The objective of this article is to determine the success rate of prenatally diagnosed isolated aqueductal stenosis (AS) as a first step in an evidence-based reassessment of ventriculoamniotic shunting for isolated AS.Methods
Cases of ventriculomegaly at Magee-Womens Hospital between 2006 and 2013 were ascertained. AS was suspected when prenatal ultrasound and magnetic resonance imaging (MRI) demonstrated signs of pressure hydrocephalus. The prenatal diagnosis generated by ultrasound and MRI was compared with the postnatal diagnosis based upon neonatal neuroimaging.Results
The initial query of the Magee-Womens Hospital database resulted in 370 cases of ventriculomegaly. After exclusion for associated central nervous system malformations, 110 cases of severe ventriculomegaly remained. The imaging studies on each fetus were reviewed, and cases of prenatally diagnosed AS were identified. The median gestational age of the ultrasound diagnosis and prenatal MRI was 23 weeks 3 days and 33 weeks 3 days, respectively. All cases of prenatally suspected isolated AS (six of six) and cases of AS with other associated central nervous system anomalies (six of six) were correctly identified.Conclusion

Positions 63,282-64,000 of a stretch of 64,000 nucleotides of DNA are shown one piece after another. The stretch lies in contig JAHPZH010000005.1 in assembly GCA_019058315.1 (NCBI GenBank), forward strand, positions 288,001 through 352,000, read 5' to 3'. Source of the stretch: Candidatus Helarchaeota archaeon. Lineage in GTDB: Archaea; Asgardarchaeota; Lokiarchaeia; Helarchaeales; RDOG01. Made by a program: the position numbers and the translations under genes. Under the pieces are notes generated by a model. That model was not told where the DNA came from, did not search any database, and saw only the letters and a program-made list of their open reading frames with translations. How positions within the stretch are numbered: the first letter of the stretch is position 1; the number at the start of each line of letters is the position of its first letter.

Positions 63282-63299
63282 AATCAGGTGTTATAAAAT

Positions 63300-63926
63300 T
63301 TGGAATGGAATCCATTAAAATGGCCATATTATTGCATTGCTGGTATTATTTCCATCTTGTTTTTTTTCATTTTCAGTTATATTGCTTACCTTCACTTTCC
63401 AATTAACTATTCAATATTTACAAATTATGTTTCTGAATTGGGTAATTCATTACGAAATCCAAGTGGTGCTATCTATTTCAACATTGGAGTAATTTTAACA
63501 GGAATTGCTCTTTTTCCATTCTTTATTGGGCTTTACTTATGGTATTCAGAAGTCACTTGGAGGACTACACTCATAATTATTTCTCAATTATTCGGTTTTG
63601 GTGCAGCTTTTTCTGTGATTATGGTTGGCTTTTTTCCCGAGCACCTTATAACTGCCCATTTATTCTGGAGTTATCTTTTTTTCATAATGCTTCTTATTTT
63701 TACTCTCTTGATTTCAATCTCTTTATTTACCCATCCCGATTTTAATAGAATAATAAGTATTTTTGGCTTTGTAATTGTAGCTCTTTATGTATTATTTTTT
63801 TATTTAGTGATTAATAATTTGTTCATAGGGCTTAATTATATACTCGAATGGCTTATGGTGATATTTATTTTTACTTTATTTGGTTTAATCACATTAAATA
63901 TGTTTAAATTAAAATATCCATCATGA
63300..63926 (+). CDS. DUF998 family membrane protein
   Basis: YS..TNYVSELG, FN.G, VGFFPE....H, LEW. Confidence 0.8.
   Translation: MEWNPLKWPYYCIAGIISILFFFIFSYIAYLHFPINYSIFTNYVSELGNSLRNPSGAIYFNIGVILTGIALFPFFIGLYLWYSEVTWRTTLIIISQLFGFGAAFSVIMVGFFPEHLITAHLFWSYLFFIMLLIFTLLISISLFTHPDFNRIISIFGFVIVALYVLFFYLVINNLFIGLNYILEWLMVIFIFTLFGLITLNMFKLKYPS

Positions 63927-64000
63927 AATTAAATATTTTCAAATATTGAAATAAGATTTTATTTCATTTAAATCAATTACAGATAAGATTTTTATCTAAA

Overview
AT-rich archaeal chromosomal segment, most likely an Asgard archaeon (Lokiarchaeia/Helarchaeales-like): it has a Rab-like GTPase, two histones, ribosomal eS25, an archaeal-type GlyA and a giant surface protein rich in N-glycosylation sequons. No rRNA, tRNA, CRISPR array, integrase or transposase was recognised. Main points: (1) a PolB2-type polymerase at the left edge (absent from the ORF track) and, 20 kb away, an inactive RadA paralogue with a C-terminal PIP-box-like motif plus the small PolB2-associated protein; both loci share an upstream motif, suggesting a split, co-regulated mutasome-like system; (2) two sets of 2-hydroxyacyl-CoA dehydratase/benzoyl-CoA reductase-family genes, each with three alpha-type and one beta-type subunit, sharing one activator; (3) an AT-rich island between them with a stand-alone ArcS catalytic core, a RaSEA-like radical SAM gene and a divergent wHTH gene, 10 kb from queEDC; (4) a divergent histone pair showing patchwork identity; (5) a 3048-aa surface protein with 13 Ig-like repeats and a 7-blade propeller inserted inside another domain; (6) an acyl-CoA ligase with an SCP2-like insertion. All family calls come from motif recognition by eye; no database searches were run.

An accurate prenatal diagnosis of isolated fetal AS is possible. This is an important first step in an evidence-based reassessment of ventriculoamniotic shunting for isolated AS. © 2014 John Wiley & Sons, Ltd.